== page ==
Mary Golda Ross designed classified airplanes and spacecraft as Lockheed Aircraft Corporation's first female engineer. Her passion for math and the Cherokee values she was raised with shaped her life and work. Cherokee author Traci Sorell and Métis illustrator Natasha Donovan trace Ross's journey from being the only girl in a high school math class to becoming a teacher to pursuing an engineering degree, joining the top-secret Skunk Works division of Lockheed, and being a mentor for young women and Native Americans interested in engineering. The narrative also highlights Cherokee values, including (1) gaining skills in all areas of life, (2) working cooperatively with others, (3) remaining humble when others recognize your talents, and (4) helping ensure equal education and opportunity for all.
Word of the Day #1
Métis / meɪˈtiː(s) / = indigenous peoples in Canada and parts of the United States who are of mixed Indigenous and European (primarily French) ancestry.
"In the hills of northeastern Oklahoma, Mary's Cherokee tribe provided education for everyone. Her great-great grandfather, John Ross, had served as Principal Chief of the Cherokee Nation. He helped create a school that later became a state teacher's college, which Mary began attending at the age of sixteen."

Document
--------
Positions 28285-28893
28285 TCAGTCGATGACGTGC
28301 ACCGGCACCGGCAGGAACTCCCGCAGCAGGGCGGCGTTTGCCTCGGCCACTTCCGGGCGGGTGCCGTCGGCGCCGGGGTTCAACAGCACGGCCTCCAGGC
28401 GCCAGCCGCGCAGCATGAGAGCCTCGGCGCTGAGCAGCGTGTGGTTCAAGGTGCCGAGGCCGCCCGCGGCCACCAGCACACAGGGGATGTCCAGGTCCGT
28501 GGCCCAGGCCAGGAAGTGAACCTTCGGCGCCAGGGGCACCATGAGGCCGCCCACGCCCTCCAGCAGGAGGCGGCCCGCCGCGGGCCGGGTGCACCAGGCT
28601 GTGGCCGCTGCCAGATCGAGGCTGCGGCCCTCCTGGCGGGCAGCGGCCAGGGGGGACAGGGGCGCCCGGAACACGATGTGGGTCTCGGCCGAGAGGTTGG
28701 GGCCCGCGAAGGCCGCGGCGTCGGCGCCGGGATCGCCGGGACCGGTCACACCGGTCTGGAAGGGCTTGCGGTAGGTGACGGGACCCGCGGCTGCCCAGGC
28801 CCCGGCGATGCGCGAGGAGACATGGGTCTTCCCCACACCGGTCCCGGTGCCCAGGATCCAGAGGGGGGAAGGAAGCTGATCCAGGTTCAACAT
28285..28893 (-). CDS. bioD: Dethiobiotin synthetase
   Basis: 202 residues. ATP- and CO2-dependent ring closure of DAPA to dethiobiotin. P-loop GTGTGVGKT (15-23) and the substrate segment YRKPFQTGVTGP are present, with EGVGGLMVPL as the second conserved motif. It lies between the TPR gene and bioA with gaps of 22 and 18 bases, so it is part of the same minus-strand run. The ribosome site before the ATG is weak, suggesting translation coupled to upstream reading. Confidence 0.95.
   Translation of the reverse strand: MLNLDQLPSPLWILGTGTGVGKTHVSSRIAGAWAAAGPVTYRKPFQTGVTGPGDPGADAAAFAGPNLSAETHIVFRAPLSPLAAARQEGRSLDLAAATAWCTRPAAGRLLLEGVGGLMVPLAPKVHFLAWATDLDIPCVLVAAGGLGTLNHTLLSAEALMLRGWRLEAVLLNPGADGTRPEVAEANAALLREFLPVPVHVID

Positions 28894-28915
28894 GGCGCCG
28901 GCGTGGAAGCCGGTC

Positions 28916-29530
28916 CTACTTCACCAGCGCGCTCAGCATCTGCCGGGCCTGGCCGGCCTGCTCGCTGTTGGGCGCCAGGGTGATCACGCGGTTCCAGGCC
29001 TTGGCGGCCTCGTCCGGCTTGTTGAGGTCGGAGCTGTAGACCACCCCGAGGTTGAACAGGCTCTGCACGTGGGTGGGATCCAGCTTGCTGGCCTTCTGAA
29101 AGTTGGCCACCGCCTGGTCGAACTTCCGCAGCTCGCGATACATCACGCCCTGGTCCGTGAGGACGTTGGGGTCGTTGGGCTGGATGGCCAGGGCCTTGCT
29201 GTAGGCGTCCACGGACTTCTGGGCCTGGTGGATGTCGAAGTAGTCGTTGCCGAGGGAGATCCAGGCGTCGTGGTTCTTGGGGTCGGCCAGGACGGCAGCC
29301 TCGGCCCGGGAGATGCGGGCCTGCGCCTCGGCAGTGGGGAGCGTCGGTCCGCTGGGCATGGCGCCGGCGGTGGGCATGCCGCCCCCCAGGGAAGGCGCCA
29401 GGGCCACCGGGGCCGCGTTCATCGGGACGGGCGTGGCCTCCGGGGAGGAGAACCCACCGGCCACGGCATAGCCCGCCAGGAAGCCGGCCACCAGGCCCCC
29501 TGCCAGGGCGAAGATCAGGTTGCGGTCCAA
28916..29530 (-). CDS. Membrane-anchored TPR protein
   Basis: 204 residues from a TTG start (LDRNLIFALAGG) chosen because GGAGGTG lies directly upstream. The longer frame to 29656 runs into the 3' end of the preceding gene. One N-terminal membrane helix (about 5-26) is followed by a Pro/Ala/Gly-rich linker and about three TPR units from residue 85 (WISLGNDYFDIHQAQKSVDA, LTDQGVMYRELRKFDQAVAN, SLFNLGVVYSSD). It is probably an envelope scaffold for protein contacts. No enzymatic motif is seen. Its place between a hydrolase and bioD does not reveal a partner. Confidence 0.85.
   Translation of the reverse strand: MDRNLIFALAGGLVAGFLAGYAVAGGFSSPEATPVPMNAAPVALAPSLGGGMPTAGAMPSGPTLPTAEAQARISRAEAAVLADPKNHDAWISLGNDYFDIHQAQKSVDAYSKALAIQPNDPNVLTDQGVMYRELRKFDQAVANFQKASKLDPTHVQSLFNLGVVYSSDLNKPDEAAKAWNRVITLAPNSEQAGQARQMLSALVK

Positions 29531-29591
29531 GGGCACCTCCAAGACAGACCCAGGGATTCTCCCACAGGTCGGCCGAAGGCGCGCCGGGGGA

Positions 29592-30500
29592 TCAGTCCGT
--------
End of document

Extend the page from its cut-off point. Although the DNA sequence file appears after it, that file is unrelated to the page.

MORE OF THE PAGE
John Ross House is located near Rossville, Georgia, over the state line and maybe a couple of miles from the house where I grew up in Chattanooga, Tennessee. The town of Rossville was also named for him.
Trail of Tears invokes the collective suffering those people experienced, although it is most commonly used in reference to the removal experiences of the Southeast Indians generally and the Cherokee nation specifically." By the way, that's Lookout Mountain in the distance on the left.
Word of the Day #2
trek /trek/ noun = a long arduous journey, especially one made on foot.
Mary Golda Ross's great-great grandfather is very well known in Chattanooga, as you can see. The top photo shows the author with her book. Click the links to read more about the history.